Prospects look good for cheaper, independent electrical power in Ontario. The market is forcing an end to the current impasse on energy policy. Reforms are apt to include "wholesale access," which should arrive in the province before the year is out. Otherwise, Ontario may lose jobs to neighboring provinces and states. April 1997 seems a likely target date for decision, coinciding with the start of the next Provincial Government budget.
In Ontario, however, any discussion of electric industry reform must naturally begin with Ontario Hydro, the province's huge, provincially owned, vertically integrated and self-regulated electric utility. A government report has proposed a regulatory scheme (em perhaps even including a company breakup (em but Ontario Hydro is not going quietly.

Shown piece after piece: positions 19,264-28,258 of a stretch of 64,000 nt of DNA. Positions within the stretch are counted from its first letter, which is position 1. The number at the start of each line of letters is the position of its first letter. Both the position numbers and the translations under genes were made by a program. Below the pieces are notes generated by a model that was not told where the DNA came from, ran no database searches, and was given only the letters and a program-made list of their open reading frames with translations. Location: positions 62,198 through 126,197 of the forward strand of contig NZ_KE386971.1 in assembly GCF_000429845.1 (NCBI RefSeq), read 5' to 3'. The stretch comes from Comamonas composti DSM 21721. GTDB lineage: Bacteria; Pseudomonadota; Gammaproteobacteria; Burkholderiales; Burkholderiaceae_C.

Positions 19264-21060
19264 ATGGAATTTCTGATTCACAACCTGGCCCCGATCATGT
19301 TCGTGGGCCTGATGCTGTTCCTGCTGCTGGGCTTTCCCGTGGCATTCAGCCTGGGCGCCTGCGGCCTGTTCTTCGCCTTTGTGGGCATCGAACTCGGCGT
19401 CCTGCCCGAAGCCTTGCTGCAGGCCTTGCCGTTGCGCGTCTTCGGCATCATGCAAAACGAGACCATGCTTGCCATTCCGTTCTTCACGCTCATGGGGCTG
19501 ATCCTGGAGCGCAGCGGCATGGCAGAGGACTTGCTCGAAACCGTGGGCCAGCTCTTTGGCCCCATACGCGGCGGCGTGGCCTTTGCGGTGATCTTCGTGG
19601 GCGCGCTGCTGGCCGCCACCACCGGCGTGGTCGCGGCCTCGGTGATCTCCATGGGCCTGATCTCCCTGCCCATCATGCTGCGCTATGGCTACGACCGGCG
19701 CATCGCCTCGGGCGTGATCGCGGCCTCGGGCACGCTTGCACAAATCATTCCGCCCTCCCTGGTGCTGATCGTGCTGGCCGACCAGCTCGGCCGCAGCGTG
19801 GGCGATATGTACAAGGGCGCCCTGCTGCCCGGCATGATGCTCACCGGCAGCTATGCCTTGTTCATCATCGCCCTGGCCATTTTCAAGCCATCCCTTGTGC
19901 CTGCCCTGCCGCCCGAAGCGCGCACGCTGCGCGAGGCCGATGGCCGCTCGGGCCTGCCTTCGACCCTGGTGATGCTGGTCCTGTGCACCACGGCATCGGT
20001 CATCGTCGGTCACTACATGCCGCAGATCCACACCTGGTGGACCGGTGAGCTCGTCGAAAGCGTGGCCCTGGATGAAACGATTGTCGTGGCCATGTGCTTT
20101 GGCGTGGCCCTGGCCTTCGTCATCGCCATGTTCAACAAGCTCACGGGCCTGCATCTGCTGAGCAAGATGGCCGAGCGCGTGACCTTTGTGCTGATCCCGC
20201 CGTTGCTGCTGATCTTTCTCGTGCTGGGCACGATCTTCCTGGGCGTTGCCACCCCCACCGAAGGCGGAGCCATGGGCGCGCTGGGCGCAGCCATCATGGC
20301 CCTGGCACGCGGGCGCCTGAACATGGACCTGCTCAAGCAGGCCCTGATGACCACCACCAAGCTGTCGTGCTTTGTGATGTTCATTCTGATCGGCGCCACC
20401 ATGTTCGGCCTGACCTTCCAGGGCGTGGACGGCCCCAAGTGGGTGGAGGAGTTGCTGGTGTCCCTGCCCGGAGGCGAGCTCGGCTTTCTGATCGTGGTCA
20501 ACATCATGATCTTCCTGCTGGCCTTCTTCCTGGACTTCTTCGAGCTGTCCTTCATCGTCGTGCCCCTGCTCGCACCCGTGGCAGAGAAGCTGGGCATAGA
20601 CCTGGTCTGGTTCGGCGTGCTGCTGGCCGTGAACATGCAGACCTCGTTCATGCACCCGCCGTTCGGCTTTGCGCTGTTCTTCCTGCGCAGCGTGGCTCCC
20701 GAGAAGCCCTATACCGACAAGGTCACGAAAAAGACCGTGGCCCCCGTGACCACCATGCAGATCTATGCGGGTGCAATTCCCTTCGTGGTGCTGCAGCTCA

The company already has dismissed recommendations that it be broken up into several smaller units, saying that North America needs a major player in Ontario. And the company has the clout to back up its stance.
Enormous economic pressures are building. Quebec is already moving to strengthen its private generating sector, adding urgency. If Ontario should succeed in breaking the impasse, a clear signal of progress would be the end of self-regulation and the creation of a government regulator to oversee the provincial electricity industry.
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